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Torque/ find the coefficient of friction

  1. Apr 9, 2012 #1
    1. The problem statement, all variables and given/known data

    A grindstone in the shape of a solid disk with diameter 0.520m and a mass of 50.0kg is rotating at 800rev/min . You press an ax against the rim with a normal force of 160N, and the grindstone comes to rest in 8.50s .
    Find the coefficient of kinetic friction between the ax and the grindstone.


    2. Relevant equations



    3. The attempt at a solution

    The concept of torque has been giving me alot of problems, mostly UNDERSTANDING what the equation means, and when to use them.

    So here is how I started out,

    I=1/2MR^2

    850rev/min= 85pi rad/3s

    So my logic is I have the inertia, and I have enough information to solve for acceleration which means I can find the torque.

    I solve for the acceleration

    wz-woZ/t=-11.9rad/s^2

    Here is where I get a bit confused, where I was going with this problem is I was going to solve for the torque using Ʃτz= Iαz

    Then when I aquired the torque I was going to use

    ƩFext=Macm

    to find the coefficient of friction.

    The solution manual sets Ʃτz= μkNR=Iαz, and solves for μk.

    How do we know when to stay at Ʃτz=Iaz or when we have to switch over to ƩFext=Macm?

    Thank you

    Higgenz
     
  2. jcsd
  3. Apr 9, 2012 #2

    BruceW

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    In the problem statement, you say it is originally rotating at 800rev/min, but in the attempt at the solution, you are using 850rev/min... was this a typing error?

    About the torque: the torque is due to a force at the rim of the grindstone. There is an equation to calculate the torque due to a force at a point, but the equation is not ƩFext=Macm
     
  4. Apr 9, 2012 #3
    Typing error is is originally 850 rev/min and 7.50s apologies for that.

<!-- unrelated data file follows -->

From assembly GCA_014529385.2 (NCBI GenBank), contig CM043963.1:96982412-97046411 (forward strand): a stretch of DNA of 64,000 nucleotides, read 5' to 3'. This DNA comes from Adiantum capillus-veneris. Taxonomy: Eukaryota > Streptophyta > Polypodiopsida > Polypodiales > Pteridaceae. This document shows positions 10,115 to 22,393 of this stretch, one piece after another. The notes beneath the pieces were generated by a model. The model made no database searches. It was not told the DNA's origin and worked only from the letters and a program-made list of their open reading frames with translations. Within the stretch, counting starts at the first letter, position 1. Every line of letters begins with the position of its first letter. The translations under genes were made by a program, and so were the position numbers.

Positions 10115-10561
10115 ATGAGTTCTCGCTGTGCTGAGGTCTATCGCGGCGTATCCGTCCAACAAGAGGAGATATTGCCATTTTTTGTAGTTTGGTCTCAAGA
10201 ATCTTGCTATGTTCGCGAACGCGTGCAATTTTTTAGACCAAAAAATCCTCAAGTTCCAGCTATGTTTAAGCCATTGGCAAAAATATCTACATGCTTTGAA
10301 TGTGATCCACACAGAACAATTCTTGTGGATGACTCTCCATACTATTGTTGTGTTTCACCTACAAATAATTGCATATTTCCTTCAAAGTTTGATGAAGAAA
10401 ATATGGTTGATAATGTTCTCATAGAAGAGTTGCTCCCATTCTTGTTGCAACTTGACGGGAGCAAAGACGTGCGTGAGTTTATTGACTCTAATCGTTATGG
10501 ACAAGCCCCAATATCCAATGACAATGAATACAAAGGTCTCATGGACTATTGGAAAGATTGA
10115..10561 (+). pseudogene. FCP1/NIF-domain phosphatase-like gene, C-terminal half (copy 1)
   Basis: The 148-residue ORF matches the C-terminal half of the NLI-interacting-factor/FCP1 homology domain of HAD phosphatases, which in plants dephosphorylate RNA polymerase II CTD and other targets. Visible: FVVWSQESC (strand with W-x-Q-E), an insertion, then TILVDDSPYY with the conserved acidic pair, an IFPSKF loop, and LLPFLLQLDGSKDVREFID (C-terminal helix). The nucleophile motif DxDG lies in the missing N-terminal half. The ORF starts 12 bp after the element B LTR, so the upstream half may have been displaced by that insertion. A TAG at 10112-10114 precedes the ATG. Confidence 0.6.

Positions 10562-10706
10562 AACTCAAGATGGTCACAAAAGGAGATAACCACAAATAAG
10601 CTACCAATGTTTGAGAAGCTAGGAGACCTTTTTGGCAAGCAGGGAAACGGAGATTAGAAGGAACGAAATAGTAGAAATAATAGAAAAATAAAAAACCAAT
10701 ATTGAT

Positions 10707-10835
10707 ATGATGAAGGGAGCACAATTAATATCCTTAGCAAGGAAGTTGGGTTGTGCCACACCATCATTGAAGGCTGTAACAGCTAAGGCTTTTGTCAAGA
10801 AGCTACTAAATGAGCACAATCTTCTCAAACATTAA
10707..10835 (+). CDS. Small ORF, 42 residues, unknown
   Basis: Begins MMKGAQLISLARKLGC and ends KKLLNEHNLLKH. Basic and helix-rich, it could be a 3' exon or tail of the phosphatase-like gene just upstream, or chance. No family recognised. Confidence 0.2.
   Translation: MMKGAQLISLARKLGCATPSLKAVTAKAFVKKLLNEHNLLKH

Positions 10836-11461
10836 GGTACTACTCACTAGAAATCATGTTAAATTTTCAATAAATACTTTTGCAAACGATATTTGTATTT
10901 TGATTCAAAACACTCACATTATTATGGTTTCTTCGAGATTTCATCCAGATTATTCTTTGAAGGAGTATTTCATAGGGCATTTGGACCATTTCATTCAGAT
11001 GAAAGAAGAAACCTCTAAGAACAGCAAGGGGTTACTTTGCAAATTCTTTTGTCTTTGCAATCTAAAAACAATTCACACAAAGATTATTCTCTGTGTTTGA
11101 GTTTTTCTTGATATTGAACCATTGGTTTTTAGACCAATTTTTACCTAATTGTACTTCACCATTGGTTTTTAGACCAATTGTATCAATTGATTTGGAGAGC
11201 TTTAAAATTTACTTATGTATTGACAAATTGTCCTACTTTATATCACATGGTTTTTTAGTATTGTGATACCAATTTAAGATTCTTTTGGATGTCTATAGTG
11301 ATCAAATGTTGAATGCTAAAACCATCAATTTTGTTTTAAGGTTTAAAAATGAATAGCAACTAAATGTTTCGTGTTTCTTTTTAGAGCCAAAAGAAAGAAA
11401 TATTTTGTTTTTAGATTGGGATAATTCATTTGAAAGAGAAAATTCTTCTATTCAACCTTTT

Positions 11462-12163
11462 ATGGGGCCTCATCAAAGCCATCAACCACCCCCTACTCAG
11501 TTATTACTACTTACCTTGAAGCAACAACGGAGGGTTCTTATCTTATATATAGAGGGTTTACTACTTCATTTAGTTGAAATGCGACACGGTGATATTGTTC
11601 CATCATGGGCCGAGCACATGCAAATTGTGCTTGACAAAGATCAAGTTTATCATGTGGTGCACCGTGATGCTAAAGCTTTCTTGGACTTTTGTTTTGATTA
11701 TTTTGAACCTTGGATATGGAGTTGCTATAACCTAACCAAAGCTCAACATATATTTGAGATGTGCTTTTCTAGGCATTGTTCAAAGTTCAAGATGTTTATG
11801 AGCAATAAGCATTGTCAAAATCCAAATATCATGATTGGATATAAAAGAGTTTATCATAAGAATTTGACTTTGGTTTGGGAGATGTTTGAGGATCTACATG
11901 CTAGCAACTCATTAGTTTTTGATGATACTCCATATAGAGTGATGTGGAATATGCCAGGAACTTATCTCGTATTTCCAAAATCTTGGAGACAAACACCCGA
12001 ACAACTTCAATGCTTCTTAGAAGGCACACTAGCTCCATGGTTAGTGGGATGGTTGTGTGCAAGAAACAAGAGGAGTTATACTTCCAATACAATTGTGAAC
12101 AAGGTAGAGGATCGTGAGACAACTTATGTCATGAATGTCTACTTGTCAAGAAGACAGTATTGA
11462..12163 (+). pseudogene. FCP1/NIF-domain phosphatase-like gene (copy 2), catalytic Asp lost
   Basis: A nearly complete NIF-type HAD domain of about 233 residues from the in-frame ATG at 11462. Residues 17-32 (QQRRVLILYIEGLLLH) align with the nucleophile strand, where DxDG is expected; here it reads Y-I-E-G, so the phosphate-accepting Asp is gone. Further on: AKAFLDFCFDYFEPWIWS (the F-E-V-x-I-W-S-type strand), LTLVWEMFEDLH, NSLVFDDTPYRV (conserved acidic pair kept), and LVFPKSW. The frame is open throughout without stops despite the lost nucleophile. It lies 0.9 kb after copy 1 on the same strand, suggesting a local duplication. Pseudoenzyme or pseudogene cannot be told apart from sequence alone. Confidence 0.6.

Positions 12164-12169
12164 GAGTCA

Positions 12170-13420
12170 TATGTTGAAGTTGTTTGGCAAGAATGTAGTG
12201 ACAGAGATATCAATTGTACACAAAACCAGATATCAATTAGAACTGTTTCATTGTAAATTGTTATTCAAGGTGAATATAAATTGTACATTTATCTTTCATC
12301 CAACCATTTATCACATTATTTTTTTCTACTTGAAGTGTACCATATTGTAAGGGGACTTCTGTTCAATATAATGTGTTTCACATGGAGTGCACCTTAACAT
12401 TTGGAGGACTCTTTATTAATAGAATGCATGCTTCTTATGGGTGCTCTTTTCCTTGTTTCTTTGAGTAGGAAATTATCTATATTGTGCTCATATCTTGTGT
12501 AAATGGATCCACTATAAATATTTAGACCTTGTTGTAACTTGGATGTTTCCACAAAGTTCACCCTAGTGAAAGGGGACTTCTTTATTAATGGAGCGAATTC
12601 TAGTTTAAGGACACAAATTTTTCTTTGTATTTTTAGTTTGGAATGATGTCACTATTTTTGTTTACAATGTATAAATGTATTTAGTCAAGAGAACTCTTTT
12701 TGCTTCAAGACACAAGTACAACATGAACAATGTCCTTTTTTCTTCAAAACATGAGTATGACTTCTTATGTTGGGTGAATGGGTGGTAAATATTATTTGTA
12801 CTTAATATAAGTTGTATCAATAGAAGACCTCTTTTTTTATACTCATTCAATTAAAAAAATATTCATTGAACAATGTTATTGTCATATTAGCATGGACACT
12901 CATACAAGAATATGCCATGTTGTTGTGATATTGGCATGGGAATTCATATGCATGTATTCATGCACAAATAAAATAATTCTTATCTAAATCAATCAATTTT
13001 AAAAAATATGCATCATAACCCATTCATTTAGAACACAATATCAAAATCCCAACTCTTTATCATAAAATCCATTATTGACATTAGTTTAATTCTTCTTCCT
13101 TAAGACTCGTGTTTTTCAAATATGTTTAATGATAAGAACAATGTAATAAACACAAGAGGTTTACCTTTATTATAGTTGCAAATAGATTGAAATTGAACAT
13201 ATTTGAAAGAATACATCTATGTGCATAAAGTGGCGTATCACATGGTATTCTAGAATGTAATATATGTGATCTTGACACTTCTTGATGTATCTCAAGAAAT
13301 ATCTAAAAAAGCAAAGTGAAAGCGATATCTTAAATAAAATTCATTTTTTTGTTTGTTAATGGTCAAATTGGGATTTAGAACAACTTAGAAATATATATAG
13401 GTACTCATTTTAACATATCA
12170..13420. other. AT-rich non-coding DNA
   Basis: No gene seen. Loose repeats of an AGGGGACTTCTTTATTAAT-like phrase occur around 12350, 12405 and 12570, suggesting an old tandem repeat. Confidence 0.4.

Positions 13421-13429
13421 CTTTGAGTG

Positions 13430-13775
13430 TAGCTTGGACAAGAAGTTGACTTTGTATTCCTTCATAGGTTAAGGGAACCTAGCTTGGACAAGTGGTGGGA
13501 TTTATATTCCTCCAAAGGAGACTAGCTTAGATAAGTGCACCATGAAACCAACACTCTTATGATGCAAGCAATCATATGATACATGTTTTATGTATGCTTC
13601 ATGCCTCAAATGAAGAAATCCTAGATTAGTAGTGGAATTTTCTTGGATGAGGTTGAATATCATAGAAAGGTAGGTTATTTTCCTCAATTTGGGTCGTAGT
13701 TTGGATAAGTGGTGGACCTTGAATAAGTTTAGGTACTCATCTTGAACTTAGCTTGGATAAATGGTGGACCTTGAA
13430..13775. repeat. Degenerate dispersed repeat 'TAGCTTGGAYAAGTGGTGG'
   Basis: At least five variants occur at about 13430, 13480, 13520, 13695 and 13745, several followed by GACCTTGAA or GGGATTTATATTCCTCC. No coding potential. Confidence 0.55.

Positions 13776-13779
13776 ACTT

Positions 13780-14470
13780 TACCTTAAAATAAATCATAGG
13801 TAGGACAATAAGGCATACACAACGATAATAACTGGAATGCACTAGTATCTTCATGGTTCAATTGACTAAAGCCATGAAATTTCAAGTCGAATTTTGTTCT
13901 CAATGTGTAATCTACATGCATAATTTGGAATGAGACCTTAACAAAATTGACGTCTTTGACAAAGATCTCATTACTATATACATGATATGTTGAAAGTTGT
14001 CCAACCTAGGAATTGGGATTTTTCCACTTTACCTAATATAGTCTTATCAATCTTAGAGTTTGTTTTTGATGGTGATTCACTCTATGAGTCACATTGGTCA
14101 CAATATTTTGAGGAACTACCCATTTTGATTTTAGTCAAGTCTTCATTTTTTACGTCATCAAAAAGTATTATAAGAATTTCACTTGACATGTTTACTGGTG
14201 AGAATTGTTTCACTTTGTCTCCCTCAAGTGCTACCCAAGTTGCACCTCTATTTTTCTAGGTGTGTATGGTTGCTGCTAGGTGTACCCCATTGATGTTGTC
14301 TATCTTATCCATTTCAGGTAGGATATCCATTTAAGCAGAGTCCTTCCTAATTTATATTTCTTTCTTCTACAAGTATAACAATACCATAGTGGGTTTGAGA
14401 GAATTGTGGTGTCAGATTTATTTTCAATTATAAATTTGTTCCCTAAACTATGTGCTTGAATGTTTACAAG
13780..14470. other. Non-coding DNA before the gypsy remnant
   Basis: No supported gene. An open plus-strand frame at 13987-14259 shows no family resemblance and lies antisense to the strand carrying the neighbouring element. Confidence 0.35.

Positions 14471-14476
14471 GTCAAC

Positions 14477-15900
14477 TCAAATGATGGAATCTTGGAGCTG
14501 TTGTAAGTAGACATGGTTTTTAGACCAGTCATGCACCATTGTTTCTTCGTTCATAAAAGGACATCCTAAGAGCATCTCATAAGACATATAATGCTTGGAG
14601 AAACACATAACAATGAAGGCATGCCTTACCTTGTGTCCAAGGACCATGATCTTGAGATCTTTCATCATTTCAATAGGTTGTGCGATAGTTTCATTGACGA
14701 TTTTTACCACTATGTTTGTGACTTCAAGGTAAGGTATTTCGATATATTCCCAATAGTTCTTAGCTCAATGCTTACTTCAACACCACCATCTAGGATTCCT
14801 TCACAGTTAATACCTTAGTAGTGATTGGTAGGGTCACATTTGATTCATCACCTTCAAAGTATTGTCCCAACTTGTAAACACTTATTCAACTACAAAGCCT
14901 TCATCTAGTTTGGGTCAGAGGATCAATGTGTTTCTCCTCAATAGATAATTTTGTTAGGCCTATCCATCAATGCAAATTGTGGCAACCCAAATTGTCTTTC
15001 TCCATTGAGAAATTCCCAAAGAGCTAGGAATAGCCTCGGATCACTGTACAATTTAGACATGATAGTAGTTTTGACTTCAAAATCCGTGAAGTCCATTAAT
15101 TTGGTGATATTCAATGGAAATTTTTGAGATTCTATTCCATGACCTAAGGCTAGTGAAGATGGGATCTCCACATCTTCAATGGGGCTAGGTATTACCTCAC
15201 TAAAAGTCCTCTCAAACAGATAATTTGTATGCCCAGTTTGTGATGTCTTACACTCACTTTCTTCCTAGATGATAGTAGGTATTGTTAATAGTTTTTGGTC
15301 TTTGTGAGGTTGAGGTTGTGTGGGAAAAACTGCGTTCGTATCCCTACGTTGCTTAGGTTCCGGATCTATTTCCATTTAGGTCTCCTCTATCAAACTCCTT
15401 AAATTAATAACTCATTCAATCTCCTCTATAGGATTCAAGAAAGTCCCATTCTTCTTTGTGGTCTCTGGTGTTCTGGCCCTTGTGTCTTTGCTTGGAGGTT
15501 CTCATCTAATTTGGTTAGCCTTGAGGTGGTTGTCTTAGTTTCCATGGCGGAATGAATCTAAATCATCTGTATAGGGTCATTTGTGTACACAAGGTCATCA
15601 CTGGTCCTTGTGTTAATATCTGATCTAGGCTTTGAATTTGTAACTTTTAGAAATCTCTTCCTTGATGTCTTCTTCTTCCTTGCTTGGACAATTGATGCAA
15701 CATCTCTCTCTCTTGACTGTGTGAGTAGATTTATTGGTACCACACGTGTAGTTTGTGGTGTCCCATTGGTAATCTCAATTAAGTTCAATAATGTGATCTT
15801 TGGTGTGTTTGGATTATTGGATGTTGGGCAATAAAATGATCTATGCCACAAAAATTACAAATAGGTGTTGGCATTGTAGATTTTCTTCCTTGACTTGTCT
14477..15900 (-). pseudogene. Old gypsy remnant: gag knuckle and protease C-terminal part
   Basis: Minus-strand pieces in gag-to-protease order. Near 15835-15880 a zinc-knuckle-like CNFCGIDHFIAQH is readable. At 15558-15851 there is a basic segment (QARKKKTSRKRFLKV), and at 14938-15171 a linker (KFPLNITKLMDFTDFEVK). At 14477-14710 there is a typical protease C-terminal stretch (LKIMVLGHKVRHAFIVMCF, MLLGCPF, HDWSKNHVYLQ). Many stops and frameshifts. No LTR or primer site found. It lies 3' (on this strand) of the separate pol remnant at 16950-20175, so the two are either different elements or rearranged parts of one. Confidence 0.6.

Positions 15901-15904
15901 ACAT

5. Apr 9, 2012 #4

    BruceW

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    good, I get the same answer of 11.9rad/s^2 for the angular acceleration.

    So now you can go to the next step, "I was going to solve for the torque using Ʃτz= Iαz" And then after that, what equation relates torque to the force and the position that force is applied at?
     
  6. Apr 9, 2012 #5
    the lever arm R?
     
  7. Apr 9, 2012 #6

    BruceW

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    yep, and generally it also involves the angle between the force and the lever arm, but this case happens to be simple, because of what?

    Edit: and so, what is the equation between torque and applied force? You've already got a big clue, since you've seen the solution manual
     
  8. Apr 9, 2012 #7
    Would it be because we are dealing with angular, and not a mix between angular and linear motion, and the equation bewteen torque and applied force would be torque= FR
     
  9. Apr 10, 2012 #8

    BruceW

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    You are right that it is simpler because it's purely angular motion. But I was talking about the general equation between force and torque:
    [tex]torque = RF sin(\theta)[/tex]
    And you're right that we can use the simpler version torque=FR, but why are we allowed to say this? (I'm just trying to make sure you've thought through each step properly).

    And then what is the next step?
     
  10. Apr 10, 2012 #9
    That is where I get a big confused there are so many equations that can give you the same exact thing.

    Torque=FL
    Torque=RF

    I also dont understand why they use sin(theta) on some problems it would require you to find another angle, when it would be easier to use cos theta instead.
     
  11. Apr 10, 2012 #10

    BruceW

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    I'm not sure what you mean about finding another angle... But in this problem, we have the equation torque = RF sin(theta), or you might know it better as Force times perpendicular distance. Anyway, the question tells us that there is a frictional force at the rim. So what is the direction of the frictional force, and therefore what is theta? (and so what is the torque?)
     
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